Ortiz and the flawed UFC "Hall of Fame"

Between the titles and the antics, Tito Ortiz's legacy should stand the test of time. Susumu Nagao

Depending on the outcome of his fight against Forrest Griffin at UFC 148, Tito Ortiz will exit the Octagon for the final time carrying a 17-10-1 or 16-11-1 record.

That may not sound like the win-loss ledger of a "Hall of Fame" fighter (tell that to Randy Couture), but there's no denying Ortiz's influence on the UFC registers placement of his name alongside other all-time greats.

And so it is, the fan favorite "Huntington Beach Bad Boy" will become the eighth fighter chosen by UFC brass to gain access to an excessively exclusive club when he's inducted at the UFC expo in Las Vegas next month.

Ortiz accomplished enough over his long, important career to earn the distinction that should come with being a Hall of Famer. He put together a record reign as light heavyweight champion and gladly accepted the role as UFC's go-to fighter when Zuffa took over the company. During the first year of Zuffa's UFC ownership, Ortiz headlined three of their first four cards and tirelessly worked to sell the shows. Prior to the boom that came with Spike TV and "The Ultimate Fighter" reality show, Ortiz proved with Ken Shamrock that there was hope for UFC on pay-per-view when they clashed at UFC 40. As an aside (one that means something to me), Ortiz was never implicated in the performance-enhancing drug mess that touched so many fighters, including the aforementioned Shamrock and his compatriot Royce Gracie.

Even more impressive than Ortiz's role in building UFC was his ability and willingness to create, brand and market a bankable persona, which sometimes led to ugly, public squabbles with his promoter and former manager Dana White.

"I think he's a guy who pound-for-pound -- at the time we were hurting -- tried to do more damage to [the UFC] than anyone in the history of this company," White told MMAWeekly.com on Tuesday.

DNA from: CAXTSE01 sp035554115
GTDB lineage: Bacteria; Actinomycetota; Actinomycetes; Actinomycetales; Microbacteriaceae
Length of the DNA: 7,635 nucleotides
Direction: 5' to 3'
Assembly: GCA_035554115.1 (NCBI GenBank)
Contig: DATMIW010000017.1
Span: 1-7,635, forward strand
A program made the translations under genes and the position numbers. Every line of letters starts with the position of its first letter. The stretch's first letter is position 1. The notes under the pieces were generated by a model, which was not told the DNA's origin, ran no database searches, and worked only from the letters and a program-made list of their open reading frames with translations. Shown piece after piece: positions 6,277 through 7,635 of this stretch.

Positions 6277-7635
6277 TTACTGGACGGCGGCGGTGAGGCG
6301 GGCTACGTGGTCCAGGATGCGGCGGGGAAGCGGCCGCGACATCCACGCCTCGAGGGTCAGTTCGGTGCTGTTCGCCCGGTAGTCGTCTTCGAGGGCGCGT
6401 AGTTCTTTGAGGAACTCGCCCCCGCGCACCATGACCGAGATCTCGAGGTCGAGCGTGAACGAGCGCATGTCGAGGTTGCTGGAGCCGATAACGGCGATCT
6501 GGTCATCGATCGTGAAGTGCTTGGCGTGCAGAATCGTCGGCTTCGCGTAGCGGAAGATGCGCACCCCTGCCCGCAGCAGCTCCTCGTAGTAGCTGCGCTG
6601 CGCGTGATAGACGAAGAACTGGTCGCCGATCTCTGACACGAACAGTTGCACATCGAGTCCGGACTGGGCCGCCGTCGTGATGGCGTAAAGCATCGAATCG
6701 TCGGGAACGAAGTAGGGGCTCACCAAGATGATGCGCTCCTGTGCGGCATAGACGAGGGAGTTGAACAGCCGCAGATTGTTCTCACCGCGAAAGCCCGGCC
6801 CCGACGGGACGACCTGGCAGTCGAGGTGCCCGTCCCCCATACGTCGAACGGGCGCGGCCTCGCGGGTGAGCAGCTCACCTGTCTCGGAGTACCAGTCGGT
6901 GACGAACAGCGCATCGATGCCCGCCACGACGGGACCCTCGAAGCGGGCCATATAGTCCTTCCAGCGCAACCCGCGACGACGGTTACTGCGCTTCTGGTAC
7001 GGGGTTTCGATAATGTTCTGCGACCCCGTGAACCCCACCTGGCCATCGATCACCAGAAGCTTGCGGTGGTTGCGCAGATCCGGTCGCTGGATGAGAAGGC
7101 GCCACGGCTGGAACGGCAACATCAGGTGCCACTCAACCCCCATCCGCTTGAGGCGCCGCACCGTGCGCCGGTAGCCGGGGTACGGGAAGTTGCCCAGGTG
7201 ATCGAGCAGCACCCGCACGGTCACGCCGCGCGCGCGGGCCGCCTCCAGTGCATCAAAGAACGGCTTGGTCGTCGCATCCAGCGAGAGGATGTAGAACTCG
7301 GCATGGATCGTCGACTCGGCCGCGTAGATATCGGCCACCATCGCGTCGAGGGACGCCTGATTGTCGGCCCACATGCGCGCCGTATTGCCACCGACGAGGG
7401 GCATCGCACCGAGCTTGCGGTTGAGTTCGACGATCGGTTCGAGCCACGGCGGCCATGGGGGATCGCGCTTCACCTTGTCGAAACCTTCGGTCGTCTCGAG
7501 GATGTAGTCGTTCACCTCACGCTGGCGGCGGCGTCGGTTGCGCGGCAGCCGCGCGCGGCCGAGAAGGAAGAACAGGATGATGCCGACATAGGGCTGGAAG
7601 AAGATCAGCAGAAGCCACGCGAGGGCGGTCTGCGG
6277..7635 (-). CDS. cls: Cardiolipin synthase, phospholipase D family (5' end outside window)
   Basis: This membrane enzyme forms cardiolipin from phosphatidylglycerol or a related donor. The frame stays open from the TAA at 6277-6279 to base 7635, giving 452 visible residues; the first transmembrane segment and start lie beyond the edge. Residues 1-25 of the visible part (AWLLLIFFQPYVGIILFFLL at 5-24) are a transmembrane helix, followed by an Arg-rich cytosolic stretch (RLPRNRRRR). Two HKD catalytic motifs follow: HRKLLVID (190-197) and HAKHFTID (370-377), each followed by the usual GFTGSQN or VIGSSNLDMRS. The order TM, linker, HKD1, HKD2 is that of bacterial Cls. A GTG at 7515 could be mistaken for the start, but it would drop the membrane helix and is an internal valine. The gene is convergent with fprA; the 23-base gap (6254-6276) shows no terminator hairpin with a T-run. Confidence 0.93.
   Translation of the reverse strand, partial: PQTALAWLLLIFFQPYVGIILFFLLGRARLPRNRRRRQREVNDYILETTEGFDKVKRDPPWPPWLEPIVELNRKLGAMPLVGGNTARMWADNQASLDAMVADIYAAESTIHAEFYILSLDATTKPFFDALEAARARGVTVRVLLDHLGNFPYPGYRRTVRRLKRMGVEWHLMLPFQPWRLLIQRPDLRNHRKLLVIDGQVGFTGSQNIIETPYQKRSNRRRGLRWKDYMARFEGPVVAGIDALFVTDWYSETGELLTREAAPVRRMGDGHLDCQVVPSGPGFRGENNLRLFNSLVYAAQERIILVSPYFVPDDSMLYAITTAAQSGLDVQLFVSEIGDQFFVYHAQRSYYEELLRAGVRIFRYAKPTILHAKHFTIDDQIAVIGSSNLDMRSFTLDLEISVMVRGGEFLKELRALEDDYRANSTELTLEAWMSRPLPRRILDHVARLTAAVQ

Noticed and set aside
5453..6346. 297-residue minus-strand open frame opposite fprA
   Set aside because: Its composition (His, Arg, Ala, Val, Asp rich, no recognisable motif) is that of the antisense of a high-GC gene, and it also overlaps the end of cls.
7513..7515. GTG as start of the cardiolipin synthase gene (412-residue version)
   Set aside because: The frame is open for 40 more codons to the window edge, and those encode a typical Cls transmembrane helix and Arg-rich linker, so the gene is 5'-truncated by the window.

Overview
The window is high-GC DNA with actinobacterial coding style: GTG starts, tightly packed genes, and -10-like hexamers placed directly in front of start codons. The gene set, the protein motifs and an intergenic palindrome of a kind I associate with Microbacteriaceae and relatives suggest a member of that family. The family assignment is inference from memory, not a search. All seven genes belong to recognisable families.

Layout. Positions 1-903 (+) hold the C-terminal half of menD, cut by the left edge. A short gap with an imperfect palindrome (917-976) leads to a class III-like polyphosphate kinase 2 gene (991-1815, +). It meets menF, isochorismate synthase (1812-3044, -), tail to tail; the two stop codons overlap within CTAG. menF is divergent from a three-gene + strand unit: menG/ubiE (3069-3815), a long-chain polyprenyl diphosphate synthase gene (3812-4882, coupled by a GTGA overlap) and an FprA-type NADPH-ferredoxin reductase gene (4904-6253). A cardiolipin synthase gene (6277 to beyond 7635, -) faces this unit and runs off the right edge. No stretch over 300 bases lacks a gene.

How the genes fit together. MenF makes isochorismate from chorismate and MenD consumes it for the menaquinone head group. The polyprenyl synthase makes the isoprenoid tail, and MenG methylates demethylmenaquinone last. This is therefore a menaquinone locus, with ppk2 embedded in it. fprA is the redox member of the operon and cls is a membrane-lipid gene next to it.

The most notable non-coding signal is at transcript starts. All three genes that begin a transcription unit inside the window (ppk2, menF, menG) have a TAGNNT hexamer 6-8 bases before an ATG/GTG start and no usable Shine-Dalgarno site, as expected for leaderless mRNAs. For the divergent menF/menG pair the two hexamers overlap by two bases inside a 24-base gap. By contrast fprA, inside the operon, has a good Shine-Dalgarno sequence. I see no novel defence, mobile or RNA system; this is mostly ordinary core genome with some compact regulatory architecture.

"Tito's never been about the company of the UFC," he continued. "Tito's been about his own brand, Punishment, and Tito Ortiz."

White's wrong.

Ortiz has done plenty in the name of the UFC, but he also never stopped looking out for No. 1, which is something he's preached to fighters young and old, leading some people to express surprise that Ortiz was gifted with the UFC's hall blessing in the first place.

If you believe White when he says Ortiz wasn't a company guy -- disputable considering how much money he made for Zuffa -- let me ask you this: So what? Should a fighter have to be a company guy to earn what he deserves? Should White need to be "totally cool" and have "no beef with Tito whatsoever" for Ortiz to be HOF eligible?

These are reasons I choose not to regard the UFC Hall of Fame as being the same thing as hallowed grounds associated with other sports. Eventually, I hope, MMA media will come together and do it properly, though that surely won't prevent the UFC from picking and choosing who it recognizes among the best ever to compete in the Octagon. Nor should it. But I'll say this: The White-washing of the UFC "hall" is unseemly.

After all, the light heavyweight division's first champion, Frank Shamrock, can't get a sniff of it and he beat Ortiz in one of the organization's great contests, and went 5-0 in UFC competition, each bout a title fight.

Why? Because he fell out of favor with president White.

Likewise, Pat Miletich -- the organization's first welterweight champion who defended the belt multiple times and went on to mentor and train many of the Octagon's finest, including too-exclusive club member Matt Hughes.

There's no sane explanation why Ortiz should receive accolades the week leading up to his retirement bout while Shamrock and Miletich (and fighters past, present and future who dare look out for themselves, even if it means upsetting the powers that be) get frozen out. Ortiz deserves his time in the spotlight as much as they do.